“To me, gender equality means that the unique needs and aspirations of women and men are valued, considered, and—most importantly—rewarded equally. It means that women earn 100 percent of our male counterparts’ salaries, not 80 percent. It means that women make up 50 percent of leadership positions (RBG might have argued for 100 percent). I'm fortunate that at Carewell, our leadership team is 80 percent female. For most companies, the reality is more like 25 percent.
It means that my 7-year-old stepdaughter, who has the brain of a 40-year-old engineer and can kick anyone’s butt in speed-Lego-building, doesn’t say, ‘I’m going to be a kindergarten teacher because then I can spend more time with my children.’
Not that there’s anything wrong with being a kindergarten teacher. My own fiercely independent single mom was one and her career did, indeed, allow her to spend more time with me than many other careers at that time. But I want Gracie to choose a path based on her passions and aptitude, not the idea of children. My teenage boys have never once thrown out a career option followed by the words ‘…because it would allow me to spend more time with my family,’ and I want the same for her.”
Dave Hunt, Founder & CEO, Crossrope
"On a surface level, we are clear, consistent, and convicted that all individuals at Crossrope are treated equally, with dignity, respect, regardless of gender. We view this as common sense, as our ingrained way of being, but with acknowledgement, empathy, and disappointment that gender equality has not been the historical norm. On a deeper level, we understand that combating implicit or subconscious bias requires concerted effort and intentionality. To us, this does not mean hitting quotas or seeking virtue-signaling, 'check-in-the-box' initiatives. It does mean creating a culture and internal systems that support our point of view that a combination of our core values, merit, diversity, and equality of opportunity will help to create a virtuous cycle that advances gender equality within Crossrope and ultimately in the lives of our customers, as well."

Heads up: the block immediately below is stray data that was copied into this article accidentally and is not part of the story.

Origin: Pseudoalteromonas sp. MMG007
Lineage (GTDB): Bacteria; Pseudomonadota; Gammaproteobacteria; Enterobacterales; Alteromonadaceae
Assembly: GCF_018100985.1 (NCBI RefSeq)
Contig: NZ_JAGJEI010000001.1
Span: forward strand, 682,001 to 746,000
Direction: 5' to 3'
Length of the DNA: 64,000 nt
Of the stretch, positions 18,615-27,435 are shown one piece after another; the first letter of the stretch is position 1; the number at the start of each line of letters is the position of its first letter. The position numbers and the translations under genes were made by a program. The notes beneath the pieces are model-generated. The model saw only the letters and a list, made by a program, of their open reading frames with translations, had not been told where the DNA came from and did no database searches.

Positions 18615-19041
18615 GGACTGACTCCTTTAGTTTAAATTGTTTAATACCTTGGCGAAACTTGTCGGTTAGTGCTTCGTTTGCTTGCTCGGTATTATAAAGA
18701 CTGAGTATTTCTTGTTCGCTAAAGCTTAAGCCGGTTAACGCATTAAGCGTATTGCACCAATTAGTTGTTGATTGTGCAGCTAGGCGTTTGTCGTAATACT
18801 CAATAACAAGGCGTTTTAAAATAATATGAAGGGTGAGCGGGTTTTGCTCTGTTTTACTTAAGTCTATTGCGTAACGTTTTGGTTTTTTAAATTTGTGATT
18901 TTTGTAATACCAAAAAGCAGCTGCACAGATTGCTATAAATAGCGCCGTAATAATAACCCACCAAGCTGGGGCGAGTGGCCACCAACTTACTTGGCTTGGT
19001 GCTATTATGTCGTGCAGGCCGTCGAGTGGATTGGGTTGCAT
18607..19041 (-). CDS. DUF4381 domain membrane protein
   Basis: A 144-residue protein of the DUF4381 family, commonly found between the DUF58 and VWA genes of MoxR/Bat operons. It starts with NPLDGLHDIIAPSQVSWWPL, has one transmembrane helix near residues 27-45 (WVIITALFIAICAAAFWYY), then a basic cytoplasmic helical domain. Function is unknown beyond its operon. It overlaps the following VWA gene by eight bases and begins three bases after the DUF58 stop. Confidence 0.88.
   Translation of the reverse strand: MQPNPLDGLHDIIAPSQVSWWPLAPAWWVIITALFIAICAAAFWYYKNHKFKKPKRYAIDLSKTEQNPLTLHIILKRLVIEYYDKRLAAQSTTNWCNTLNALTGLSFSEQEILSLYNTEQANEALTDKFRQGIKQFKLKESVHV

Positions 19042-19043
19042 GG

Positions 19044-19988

Amy Reichanadter, Chief People Officer, Databricks
“Gender equality means creating an environment where everyone has the same opportunities for growth and advancement, and where equal pay for equal work is the standard. Understanding and meeting the needs of employees, which may be unique based on gender, is important. In parallel, a commitment to gender equality also requires regular assessments of all programs and pay practices to ensure they are bias-free. These steps will help support an environment where people can bring their unique talents and perspectives to work and be supported regardless of gender, to contribute the best work of their careers.”
Siska Concannon, VP of Marketing, Penn Interactive Ventures